Giving gifts at ChristmasPublished 10:41am Monday, December 24, 2012
Christmas is all about gifting. It includes, of course, the easy and obvious happiness of receiving gifts and the harder and subtle joy of giving gifts. But it also includes the yet more difficult gift to the giver of receiving gifts graciously and humbly. The manner and spirit in which we accept gifts can be a loving return to the giver that itself becomes the yet greater gift.
What I have experienced to be unique in Christmas gifting is that it is well beyond the mere giving and receiving of gifts. On most occasions during the year — birthdays, anniversaries, graduations — we give and they receive. At Christmas, as we say, we exchange gifts. This verb, however, must not be used in the sense of quid pro quo, “this for that.” It is even more than mutual giving and becomes the experience of reciprocity. The material exchange is but symbolic of social, emotional —and, yes, even spiritual — sharing of our selves.
Gifting is a profound relationship of persons. From within our individualities, we move outward to other individuals and bond in community. We become more than our single selves and more even than two selves together. There can be a multiplying effect so that we become more than the two of us. The product is significantly greater than that each has given and each has received. Something new, a tertium quid, has been created that could develop in no other way.
There is, I think, such a thing as the perfect gift. It’s hard to define in the abstract, but we know it when we see it. We feel it when we receive it; we feel it when we give it. I can offer examples, almost all within the family, both of the perfect gifts I have received and those I have given. But these are so precious and intimate it would seem profane to cite them. I can just say that the perfect gift occurs when one person so understands and cares about the other he or she gives something profoundly needed and passionately desired.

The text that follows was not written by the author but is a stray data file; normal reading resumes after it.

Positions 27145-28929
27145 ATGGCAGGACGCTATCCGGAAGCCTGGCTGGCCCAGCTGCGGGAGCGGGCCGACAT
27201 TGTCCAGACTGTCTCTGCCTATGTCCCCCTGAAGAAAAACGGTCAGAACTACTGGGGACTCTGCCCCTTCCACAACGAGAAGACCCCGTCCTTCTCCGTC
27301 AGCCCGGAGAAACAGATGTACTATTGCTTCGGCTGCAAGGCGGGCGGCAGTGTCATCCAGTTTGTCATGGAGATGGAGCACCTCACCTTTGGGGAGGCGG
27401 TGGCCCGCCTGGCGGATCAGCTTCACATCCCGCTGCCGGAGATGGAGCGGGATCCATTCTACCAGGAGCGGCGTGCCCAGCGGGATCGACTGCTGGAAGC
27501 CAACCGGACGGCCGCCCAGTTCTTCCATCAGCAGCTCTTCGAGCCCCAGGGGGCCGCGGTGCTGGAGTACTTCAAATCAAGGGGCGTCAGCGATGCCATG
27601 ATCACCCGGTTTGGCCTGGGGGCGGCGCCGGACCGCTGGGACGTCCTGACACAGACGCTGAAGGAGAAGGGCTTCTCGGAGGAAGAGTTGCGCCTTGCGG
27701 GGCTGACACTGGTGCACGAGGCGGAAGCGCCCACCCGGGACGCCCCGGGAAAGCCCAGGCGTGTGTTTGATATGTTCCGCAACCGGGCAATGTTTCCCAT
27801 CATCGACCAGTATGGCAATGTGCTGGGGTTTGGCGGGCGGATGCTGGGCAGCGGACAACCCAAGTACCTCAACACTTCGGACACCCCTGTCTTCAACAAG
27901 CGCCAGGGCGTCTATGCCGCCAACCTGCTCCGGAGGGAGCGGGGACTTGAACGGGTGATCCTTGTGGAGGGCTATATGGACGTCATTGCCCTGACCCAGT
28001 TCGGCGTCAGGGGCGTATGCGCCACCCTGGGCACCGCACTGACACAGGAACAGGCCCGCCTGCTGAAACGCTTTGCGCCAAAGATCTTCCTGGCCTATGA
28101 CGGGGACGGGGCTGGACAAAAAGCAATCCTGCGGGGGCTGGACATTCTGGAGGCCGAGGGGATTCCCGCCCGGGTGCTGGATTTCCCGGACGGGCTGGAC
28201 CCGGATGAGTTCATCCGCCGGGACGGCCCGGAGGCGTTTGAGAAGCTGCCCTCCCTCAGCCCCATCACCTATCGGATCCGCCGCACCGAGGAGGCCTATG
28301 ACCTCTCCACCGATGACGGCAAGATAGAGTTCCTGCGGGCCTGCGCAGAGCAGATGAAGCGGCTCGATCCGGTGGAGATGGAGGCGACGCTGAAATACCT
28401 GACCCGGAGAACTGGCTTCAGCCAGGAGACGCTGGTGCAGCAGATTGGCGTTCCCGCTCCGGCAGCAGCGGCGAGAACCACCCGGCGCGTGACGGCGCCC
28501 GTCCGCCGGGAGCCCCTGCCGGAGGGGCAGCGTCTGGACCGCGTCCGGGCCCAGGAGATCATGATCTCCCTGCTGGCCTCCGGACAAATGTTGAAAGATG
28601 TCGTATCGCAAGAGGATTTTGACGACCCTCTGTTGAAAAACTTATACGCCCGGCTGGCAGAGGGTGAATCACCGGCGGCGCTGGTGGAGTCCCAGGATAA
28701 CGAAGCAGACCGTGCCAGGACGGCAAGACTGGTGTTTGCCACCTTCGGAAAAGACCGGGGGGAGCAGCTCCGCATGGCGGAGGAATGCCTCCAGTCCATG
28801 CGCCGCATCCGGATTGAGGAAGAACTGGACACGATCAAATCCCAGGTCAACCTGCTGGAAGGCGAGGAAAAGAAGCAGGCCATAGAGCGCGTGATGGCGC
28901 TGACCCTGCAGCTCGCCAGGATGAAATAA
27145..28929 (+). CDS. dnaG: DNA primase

If language would tolerate a superlative greater than this (a more perfect gift), it would be when the giver knows the receiver profoundly needs and would passionately desire the gift—but that the person does not yet recognize the need or sense the passion but the giver does. We are fortunate indeed if this happens once or twice in a lifetime.
This all began — this gifting — over two thousand years ago, but this perfect gift — this prototype perfect gift — is once-for-all. God had created humankind as a gift to himself to reflect his eternal glory for his own enjoyment. But the first humans took this priceless gift and defaced it with what they grabbed for themselves in their futile attempt to make themselves more than the perfect gift he had created. Not having succeeded, they became less than he created. But God so loved the humans he had created — corrupted as we made ourselves — that he sent his one-of-a-kind Son to die in our places on the cross we deserve by our sin.
This Son of his own free will emptied himself of his divine prerogatives and took upon himself the humble form of humans. He actively lived the perfect human life none of us ever has so he sustained a perfect life to offer the Creator in place of the sinful lives we lost. It pleased the Father to accept the perfect gift of his Son’s perfect life in exchange for our salvation. Thus, God gifted us with nothing less than the perfect life of his perfect Son.
This is the superlative gift because we humans profoundly need it and, once we finally receive it, we passionately desire it. If we accept God’s perfect gift of his Son, he enables us to exchange gifts at Christmas that both express and implement the ultimately perfect Christmas gift.